So when this Eunuch comes in Acts 8 – all the way from African Ethiopia – a long way in his chariot – he would have had limited access. In fact Deuteronomy 23:1 specifically excluded men like him: No one who has been emasculated by crushing or cutting may enter the assembly of the LORD.

Others also had restrictions – look for example at the court of the women. Ritually pure Jewish women of course were allowed. There were specific exclusions for those who had menstruated or had had sexual intercourse and so forth.

Then there was the Court of Israel. The men only – and again ritually pure men! There are similar things that would have excluded men.

The real temple area – the Sanctuary – was for ritually pure priests and Levites. Nice music, prayer and sweet smelling incense for them only.

And then there was this enormous curtain at the rear of the Sanctuary where you found the Holy of Holies! The high priest went in there once a year on Yom Kippur – and sprinkled the blood on the mercy seat in the pre-Babylonian exile days. After the destruction of the first temple that space was empty.

Now do you remember what Jesus did – we looked at this before Easter? He went in there and messed up their tables in the courts of the temple. He would have been zealous for the temple because of its intended purpose – as a house of prayer! They had turned it into something else.

Jesus not only cleansed the temple – he broke ALL those rules all the time about sin and ritual purification. He was not keen on their bounded and exclusive set!

He also  totally redrew this map of access to God!! He talked to and touched Gentiles – lepers – and bad people. And all kinds of ritually unclean people touched him!

Jesus connected with all kinds of people who were exluded from the temple. – people like the Ethiopian who would have wanted to worship but could not really have full access.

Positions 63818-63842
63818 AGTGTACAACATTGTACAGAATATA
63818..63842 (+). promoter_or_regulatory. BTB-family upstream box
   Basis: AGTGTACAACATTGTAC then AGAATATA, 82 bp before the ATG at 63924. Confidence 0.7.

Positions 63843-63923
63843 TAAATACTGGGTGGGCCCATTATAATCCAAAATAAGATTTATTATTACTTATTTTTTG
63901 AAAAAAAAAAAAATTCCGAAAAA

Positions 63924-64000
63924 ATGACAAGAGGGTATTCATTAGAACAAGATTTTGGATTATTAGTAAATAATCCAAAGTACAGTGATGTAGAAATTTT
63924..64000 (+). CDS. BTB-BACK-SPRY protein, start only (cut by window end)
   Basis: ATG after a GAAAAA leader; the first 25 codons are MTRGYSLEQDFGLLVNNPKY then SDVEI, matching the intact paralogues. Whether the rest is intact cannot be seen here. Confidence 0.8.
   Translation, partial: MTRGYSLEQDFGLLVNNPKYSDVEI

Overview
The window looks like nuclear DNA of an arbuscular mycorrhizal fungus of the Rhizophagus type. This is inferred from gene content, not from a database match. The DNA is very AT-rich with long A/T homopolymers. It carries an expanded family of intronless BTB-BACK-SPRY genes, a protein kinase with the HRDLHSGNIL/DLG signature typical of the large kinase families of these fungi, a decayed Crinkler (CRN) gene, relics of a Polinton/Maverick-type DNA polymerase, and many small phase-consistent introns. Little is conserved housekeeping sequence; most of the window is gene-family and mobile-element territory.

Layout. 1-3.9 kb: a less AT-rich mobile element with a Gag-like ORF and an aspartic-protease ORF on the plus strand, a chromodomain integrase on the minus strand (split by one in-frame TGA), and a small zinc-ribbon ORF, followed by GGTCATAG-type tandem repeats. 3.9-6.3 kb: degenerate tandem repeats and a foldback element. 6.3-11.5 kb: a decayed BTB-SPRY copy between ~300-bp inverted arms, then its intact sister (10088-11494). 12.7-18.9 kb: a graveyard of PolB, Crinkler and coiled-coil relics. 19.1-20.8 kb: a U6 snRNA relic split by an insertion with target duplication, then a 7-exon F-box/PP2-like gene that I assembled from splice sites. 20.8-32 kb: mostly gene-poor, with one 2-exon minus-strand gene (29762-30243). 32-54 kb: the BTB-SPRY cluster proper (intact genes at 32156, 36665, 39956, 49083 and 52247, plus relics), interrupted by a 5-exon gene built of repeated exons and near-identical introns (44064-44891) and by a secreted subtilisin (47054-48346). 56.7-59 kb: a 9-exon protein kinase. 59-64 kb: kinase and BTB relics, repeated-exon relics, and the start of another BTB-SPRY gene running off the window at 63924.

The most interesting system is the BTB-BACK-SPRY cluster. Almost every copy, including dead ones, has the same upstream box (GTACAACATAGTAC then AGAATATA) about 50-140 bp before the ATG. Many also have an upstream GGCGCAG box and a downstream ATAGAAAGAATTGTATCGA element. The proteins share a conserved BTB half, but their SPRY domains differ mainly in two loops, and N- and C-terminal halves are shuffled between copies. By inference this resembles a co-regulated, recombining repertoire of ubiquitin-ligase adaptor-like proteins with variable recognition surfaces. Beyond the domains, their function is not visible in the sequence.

How exciting therefore when Jesus says: “When you pray, go into your room and shut the door and pray to your Father in secret!” That’s radical and revolutionary stuff! There are no exclusions here at all. The holy place is redefined!

So back to Acts 8:

And when Philip starts talking to this man on his chariot – a physically deformed eunuch who had travelled SO FAR to just get to the outer court – this encounter is DYNAMIC! The eunuch is reading His Old Testament Bible out loud – which was common in those days  (in Greek)– and needs someone to explain the words of Isaiah! Philip asks him a question – and the man invites him into his chariot!

There is something very moving about the conversation – because of the passage itself. There are two possible applications to the eunuch:    “He was led like a sheep to the slaughter, and as a lamb before the shearer is silent, so he did not open his mouth. 33 In his humiliation he was deprived of justice.  Who can speak of his descendants? For his life was taken from the earth.”